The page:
Diabetic hospital patients “falling victim to medication errors”

Diabetic hospital patients “falling victim to medication errors”

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Nearly one in three hospital patients with diabetes are affected by medication mistakes that can lead to dangerously high or low blood glucose levels, checks have revealed.

A report by the National Audit Commission found that Hospitals are making nearly four thousand medication errors a week for patients with diabetes. Hospitals in England and Wales made at least one error in the treatment of 3,700 people with diabetes during just one week, according to the audit covering nearly 13,000 patients at 230 hospitals.

Patients who experienced medication errors suffered more than double the number of severe hypoglycaemic – “hypo” – episodes than patients without errors. These happen when blood glucose levels drop dangerously low and, if left untreated, can lead to seizures, coma or death.

In addition, 68 patients developed diabetic ketoacidosis (DKA) during their stay in hospital. DKA occurs when blood glucose levels are consistently high, which suggests that insulin treatment was not administered for a significant period. DKA can be fatal if not treated.

Many hospital doctors and nurses don’t have the basic training needed to treat diabetics.
Gerry Rayman, a consultant physician and head of service at Ipswich Hospital Trust’s diabetes and endocrine centre, who was clinical lead for the audit, said there was a long way to go for diabetes care. Most hospital doctors and ward nurses still did not have basic training in insulin management and glucose control, he said.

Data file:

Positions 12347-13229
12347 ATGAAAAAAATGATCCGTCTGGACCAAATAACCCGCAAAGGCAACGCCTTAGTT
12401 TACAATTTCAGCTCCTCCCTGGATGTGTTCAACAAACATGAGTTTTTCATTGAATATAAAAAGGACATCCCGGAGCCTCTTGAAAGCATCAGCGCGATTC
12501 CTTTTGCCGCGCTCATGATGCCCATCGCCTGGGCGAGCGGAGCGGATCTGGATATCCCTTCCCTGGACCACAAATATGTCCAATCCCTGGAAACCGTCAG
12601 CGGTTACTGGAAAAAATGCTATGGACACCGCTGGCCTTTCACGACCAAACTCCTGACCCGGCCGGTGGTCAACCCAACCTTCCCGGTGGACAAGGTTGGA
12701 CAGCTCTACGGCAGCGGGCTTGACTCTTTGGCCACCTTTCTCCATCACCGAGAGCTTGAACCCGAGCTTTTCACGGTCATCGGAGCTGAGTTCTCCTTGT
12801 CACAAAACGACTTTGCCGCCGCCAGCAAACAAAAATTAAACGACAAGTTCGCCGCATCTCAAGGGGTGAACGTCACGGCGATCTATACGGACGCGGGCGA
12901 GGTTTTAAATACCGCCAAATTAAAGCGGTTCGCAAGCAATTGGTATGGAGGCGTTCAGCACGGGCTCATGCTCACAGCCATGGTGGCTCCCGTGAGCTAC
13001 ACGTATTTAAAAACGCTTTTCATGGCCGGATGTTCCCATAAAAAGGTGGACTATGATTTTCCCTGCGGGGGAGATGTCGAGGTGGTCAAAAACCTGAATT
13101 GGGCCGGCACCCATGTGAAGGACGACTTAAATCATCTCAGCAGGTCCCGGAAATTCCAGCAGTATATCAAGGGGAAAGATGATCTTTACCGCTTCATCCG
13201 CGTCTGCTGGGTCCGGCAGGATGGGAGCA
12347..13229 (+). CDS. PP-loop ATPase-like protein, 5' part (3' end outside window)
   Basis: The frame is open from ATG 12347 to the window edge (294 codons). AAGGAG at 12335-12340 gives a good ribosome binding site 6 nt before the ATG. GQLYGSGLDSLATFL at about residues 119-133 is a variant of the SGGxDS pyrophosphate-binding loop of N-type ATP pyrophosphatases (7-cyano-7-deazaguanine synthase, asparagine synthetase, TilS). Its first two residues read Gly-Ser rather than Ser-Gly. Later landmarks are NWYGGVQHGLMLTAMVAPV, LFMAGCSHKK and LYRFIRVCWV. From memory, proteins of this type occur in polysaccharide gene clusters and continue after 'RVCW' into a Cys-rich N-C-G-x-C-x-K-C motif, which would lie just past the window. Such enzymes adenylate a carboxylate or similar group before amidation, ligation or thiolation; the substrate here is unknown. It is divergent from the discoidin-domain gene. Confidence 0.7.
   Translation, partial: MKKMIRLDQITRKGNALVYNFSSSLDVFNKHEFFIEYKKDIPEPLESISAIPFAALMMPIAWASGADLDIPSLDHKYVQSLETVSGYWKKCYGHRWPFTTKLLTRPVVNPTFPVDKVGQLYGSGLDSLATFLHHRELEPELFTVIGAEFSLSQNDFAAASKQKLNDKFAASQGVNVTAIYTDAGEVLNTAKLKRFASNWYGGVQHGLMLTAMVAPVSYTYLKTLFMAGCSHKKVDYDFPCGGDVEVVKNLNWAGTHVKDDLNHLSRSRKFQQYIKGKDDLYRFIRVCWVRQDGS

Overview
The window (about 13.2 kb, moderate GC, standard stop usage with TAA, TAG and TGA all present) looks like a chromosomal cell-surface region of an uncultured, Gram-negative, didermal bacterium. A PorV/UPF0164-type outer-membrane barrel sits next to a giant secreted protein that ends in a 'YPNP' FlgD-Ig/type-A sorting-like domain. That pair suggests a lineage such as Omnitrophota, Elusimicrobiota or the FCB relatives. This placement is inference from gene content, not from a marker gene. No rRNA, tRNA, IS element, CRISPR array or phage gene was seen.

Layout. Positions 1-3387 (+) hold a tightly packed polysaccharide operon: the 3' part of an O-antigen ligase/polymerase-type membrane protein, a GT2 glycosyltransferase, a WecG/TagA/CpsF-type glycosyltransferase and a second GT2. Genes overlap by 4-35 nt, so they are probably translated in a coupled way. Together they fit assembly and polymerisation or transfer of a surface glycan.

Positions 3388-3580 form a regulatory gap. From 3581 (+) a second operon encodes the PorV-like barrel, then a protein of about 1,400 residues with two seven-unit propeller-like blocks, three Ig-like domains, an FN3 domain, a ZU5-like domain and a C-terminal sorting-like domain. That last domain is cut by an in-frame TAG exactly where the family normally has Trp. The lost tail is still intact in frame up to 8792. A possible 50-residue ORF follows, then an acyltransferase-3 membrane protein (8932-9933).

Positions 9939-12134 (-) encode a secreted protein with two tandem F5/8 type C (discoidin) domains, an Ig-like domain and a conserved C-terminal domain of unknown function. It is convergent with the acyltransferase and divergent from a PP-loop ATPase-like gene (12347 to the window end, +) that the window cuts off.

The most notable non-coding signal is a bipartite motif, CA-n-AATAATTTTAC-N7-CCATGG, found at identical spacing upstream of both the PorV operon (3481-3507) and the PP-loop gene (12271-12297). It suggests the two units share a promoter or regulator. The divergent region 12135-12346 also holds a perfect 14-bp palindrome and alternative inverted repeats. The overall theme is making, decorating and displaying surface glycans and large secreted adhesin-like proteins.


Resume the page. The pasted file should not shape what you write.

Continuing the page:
“Training needs to be mandatory to improve diabetes control and reduce the frequency of severe hypoglycaemia. It is also needed to prevent diabetic ketosis occurring in hospital, for which there can be no excuse; its occurrence is negligent and should never happen.”

There is no doubt that big improvements in care and patient safety can happen by ensuring hospitals are adequately staffed with inpatient diabetes specialist teams, who can provide leadership, governance and training to other hospital staff.”

NCC Home Learning have developed a distance learning Diabetes Awareness course which is ideal for all healthcare staff.  The home study Diabetes Awareness programme will help all staff, supervisors and managers to become more effective in many areas of their work, from understanding diabetes to helping others cope with it.

Also available is the Diabetes in Children and Young People course which is suitable for all those who may work with children and young people.

To read this article in full please click the following link:  The Guardian

Nick Cooper
Nick is NCC's resident blog author and covers a range of subjects, including teaching and health & social care. NCC is an international learning provider with over 20 years’ experience offering learning solutions. To date, NCC has engaged with over 20,000 employers, and delivered quality training to over half a million learners.
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